First Annual Rongo Award #2 goes to …

I have on occasion been known to say that science fiction is the most human of literatures. On nearly as many occasions, this comment is received with weird expressions and an “oh, really” kind of response. But it is. Science fiction is about what it means to be human. That’s really it, at its core.

I can hear you now, though. Ron, you say. What does all this flock-flack have to do with the Rongos?

Yes, yes, the First Annual Rongo Awards. Nearly lost track there.

For the uninitiated, in response to the whole Hugo Award fiasco, I recently kicked off a new award process. You can read about it (and its first recipient) here.

And, yes, today I will announce another such recipient (I can feel you stretching to the edge of your seats now).

I admit I love gizmos and whiz-bang and techy science as much as the next guy, but for me the roots of science fiction are its characters and what they have to say about people as a whole. I like stories, you know? Setting is great, and prose is beautiful. But give me story and I’m a happy camper.

This view of story that I have is why I started as I did. It is important, because the piece I want to talk about now has bucketloads of this—or should I say it wallows in it like a fly in garbage … okay, perhaps that’s a bit too far, even given the story I’ll now name:

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The second ever Rongo Award goes to …

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Rongo Category: Short Story
Story: “The Region of Jennifer” (Analog June 2014)
Author: Tony Ballantyne

You can grab this story in audio version at Starship Sofa.

“The Regions of Jennifer” is an out-there, far future piece of science fiction that finds us humans—or at least what we have made of ourselves—having entered into a relationship with an alien culture known as Slavemakers (this may give you an idea of how this pact may eventually wind up…but we’ve not gotten to that point by the time of this telling, so perhaps there is time, eh?). It’s full of re-built people and strange, genetically altered humanity. It’s got real-life alchemy, or at least it has Jennifer, for whom so much of what she touches turns to gold.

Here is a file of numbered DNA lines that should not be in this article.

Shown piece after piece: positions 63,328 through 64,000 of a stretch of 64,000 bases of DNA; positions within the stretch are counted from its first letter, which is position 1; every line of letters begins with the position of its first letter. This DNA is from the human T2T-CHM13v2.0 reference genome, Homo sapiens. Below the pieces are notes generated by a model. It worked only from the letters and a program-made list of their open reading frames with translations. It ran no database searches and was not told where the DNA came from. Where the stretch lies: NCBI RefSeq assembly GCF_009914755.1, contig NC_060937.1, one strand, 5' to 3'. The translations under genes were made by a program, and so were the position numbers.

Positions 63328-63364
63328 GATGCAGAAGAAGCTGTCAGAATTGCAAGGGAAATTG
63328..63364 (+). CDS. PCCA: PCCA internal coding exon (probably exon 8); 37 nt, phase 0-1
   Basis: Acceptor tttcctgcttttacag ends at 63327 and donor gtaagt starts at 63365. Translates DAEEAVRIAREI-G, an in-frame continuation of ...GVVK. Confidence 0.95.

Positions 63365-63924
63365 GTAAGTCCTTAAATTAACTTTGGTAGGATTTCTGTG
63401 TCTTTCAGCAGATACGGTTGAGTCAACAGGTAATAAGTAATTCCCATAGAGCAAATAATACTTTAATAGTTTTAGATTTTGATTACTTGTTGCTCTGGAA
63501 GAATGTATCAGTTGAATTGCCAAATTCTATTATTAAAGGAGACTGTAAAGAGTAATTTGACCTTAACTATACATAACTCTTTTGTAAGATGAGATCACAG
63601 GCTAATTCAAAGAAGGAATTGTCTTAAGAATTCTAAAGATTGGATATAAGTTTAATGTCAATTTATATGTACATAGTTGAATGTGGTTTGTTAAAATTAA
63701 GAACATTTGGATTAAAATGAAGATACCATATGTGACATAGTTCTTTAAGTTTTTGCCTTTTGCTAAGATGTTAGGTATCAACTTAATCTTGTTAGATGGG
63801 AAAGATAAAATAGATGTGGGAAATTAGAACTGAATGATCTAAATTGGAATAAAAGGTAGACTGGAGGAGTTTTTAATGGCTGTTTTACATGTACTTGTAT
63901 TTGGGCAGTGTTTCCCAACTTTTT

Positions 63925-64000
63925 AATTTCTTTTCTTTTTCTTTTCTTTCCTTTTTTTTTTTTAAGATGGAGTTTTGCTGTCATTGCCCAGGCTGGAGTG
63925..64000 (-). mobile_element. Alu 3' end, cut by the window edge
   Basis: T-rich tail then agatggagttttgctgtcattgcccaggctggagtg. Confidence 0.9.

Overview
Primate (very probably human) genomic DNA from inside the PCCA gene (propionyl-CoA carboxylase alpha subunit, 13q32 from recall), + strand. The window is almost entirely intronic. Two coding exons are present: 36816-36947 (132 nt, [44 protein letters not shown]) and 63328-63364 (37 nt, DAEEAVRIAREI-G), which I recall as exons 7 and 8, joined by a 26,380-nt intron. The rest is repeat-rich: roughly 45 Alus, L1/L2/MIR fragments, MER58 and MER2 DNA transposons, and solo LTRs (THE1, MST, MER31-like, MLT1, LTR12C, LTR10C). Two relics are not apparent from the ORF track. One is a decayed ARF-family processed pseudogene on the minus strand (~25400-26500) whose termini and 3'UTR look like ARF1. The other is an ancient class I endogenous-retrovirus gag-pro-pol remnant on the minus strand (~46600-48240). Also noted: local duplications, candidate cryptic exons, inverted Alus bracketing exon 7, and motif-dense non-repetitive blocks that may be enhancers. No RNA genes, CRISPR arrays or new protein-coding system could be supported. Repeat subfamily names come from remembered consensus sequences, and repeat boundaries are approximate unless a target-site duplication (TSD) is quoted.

In other words, it’s full-force SF at its deepest.

For those unaware of who Tony Ballantyne is (a problem you should quickly go rectify), let me say that he’s a British writer, and that this story is set in a world he developed in three earlier novels. It feels like it. The setting is deep and the people are well developed for a story this size. And make no mistake, it’s the people who carry the story here—not the technology, not the science of the moment, not even the mechanics of its plot. Instead it’s the heart of Randy, the leading male as he commits himself to success of the human spirit (even if the human race itself is lost somewhere in the mix of modern-day DNA hacking), and it’s calculating and comfort-loving nature of Jennifer who weighs her options.

The relationship of these two people come to its head here, and by the end of their time together we understand exactly what they are fighting for and perhaps even how that fight may end—though my guess is that what you think will happen and how you think of that message may well rely wholly on who you are rather than how the author expressly designed anything.

“Regions of Jennifer” is a sharp, biting tale with a kick. For that reason, I’m excited to award it a highly coveted “Rongo” as one of the best short stories of 2014.



Rongo Category: Novella
Story: “Unlocked”
Author: John Scalzi

Rongo Category: Short Story
Story:“The Region of Jennifer”
Author: Tony Ballantyne

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